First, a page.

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Getting Banned From the App Store Didn’t Deter This Founder From Starting a Six-Figure Business

Akshat Chaturvedi considers himself a bit of a magician. But instead of disappearing rabbits and sleight-of-hand card tricks, Akshat turns your ideas into reality. If this sounds gauzy and conceptual, that’s because you haven’t met Akshat. His company, BrainBox Apps, works closely with its clients to deliver mobile apps for both Android and iOS.

Akshat’s entrepreneurial journey began with a live game-show app while in college in Jaipur, India. Like many students, Akshat was anxious to get real-world experience not just “studying for exams and turning in assignments.” He saw students glued to their phones and thought they’d love a timed challenge with the chance to win a donated prize.

But Akshat didn’t know the first thing about mobile application development, and as a student, he couldn’t afford to hire a developer. Even though he studied computer science, the curriculum was far from practical. Akshat explains, “It’s all theoretical. The content and curriculum we studied did not even exist in the marketplace anymore. Right now, it’s all outdated.”

Akshat scoured the web for educational resources that would equip him with the skills he needed to execute his idea. With a few clicks, Akshat found his solution in the form of a free “mobile lab development” course offered by Google. Akshat got straight to work.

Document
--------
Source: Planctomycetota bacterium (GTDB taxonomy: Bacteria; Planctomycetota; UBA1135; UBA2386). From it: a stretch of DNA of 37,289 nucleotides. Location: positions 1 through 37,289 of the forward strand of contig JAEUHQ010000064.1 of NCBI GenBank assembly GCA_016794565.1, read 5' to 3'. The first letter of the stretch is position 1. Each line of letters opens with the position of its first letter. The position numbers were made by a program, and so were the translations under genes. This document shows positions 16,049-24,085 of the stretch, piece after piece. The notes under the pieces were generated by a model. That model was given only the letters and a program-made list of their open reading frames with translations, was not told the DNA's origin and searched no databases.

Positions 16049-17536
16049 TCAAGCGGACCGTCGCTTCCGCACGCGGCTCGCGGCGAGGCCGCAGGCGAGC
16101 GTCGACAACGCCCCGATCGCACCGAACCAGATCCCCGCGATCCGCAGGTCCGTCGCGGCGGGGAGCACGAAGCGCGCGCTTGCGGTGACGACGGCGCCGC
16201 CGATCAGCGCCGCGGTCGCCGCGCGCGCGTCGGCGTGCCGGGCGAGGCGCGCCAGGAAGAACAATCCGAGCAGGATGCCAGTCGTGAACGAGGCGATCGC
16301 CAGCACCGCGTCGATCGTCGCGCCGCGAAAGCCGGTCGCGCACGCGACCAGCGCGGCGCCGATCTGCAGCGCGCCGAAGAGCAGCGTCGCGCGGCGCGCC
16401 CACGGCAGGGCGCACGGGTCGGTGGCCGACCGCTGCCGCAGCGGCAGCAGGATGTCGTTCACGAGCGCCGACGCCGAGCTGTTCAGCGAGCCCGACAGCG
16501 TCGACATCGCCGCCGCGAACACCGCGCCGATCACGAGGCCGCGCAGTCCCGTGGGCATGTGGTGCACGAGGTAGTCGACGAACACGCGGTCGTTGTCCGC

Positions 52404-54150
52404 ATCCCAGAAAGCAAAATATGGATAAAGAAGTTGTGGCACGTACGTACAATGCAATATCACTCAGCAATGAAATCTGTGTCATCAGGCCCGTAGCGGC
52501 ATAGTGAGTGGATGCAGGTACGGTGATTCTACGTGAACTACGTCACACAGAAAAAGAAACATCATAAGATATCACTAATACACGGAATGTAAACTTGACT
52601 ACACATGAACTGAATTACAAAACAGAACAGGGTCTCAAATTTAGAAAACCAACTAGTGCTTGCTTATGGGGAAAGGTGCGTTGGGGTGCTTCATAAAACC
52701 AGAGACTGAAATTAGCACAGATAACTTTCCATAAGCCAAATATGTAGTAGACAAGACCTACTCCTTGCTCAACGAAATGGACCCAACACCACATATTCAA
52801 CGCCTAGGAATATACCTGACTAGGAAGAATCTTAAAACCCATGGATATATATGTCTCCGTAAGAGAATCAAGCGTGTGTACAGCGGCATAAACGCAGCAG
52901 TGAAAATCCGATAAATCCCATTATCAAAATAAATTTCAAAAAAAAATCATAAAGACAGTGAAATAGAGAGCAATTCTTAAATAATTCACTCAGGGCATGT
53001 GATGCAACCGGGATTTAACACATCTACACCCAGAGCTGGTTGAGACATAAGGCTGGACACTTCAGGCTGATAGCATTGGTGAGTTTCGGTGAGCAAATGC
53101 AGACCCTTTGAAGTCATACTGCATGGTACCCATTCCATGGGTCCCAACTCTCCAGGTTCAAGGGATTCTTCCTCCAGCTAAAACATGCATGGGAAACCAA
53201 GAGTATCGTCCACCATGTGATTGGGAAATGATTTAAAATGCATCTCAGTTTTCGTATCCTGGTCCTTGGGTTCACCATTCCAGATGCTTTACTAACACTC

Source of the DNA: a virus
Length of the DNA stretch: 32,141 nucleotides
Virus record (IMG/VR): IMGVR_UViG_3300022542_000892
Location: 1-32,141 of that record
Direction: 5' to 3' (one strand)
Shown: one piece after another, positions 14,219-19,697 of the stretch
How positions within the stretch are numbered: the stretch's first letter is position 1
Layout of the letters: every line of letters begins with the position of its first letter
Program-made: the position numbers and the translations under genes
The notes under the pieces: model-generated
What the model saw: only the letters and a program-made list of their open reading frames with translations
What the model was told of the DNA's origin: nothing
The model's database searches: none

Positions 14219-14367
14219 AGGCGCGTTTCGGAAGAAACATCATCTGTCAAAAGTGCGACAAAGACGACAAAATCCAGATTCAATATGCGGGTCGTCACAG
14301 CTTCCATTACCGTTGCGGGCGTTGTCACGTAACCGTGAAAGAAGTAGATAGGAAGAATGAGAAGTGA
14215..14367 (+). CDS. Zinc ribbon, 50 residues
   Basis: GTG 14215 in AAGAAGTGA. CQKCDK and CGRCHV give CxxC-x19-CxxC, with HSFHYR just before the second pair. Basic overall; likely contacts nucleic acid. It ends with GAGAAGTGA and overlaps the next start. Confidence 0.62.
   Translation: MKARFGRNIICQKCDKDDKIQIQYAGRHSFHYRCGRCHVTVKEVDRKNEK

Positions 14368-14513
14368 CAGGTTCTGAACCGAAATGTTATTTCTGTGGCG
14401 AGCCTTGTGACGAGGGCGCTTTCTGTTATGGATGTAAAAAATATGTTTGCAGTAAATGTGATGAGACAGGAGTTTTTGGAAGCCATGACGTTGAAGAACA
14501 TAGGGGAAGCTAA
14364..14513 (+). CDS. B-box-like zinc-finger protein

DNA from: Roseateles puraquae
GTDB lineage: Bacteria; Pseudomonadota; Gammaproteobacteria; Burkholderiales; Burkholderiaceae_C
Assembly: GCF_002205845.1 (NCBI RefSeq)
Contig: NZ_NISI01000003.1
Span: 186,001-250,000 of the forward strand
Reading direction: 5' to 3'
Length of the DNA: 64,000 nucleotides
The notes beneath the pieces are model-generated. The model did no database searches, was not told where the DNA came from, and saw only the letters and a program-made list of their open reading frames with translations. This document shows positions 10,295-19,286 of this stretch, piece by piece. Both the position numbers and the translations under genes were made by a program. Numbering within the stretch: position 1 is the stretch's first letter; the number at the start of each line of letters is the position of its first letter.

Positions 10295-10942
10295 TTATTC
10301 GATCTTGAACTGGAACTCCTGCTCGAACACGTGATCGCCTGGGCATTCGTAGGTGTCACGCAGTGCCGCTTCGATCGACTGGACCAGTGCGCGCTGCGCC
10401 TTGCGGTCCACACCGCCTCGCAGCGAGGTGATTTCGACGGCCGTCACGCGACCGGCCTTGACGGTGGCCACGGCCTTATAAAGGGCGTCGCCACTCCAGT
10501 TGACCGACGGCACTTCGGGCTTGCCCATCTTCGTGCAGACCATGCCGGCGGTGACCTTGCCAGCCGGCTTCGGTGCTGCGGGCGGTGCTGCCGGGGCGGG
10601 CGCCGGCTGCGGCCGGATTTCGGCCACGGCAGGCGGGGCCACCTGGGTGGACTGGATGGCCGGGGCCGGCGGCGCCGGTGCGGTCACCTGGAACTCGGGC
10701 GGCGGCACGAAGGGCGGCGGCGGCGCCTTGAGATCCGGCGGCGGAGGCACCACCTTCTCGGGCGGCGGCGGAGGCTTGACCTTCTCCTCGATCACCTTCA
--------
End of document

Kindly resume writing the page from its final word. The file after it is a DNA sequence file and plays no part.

Akshat is a visual learner and his note-taking is app friendly.

Akshat had to barter with his professors to skip classes to code. His professor, an aspiring TikToker (before India shut it down), agreed to lower his mandatory attendance rate in return for Akshat helping him reach a larger audience. Educational technology TikToks might have a limited audience, but Akshat applied his coding mindset to the problem and got what he wanted. 

Launching an App Instead of Going to Class

“After 15 months, I was in a situation where I could code the app myself. I teamed up with a friend of mine who was efficient in backend development – databases and everything.” The duo worked together for three months to launch the quiz, earning over 17,000 downloads within the first 30 days. Akshat then reached out to vendors to offer prizes. 

Just as vendors began signing up at the prospect of advertising revenue, everything came crashing down. Akshat received notice that both Apple and Google had pulled his app from their stores. After the initial shock and some digging, the answer was absolute – the app stores considered Akshat’s quiz a gambling app, a violation of their policies.

Akshat didn’t back down. He contacted the app approval teams to explain that trivia revolved around knowledge, not luck, but to no avail. Akshat says, “Just when we were starting to make a little bit of money, everything shut down.”

Akshat graduated with a heavy heart, pining for what might have been. He followed his classmates to multiple job fairs and began taking placement tests for international corporations. His head wasn’t in the game, and he was failing miserably. Akshat took this as a sign from the universe – maybe he was missing the point.

From Heartbroken to Headstrong

Akshat began to reframe the gaming debacle from ultimate bust to life lesson. He explains: “The positive side is I now have the superpower to convert my or anyone’s visions into reality. Anyone can come up to me with an idea and I will code it, program it, and convert it into a real app.” Akshat admits he was heartbroken for a few months but is thankful for the journey.

Failure was just the beginning of Akshat’s story.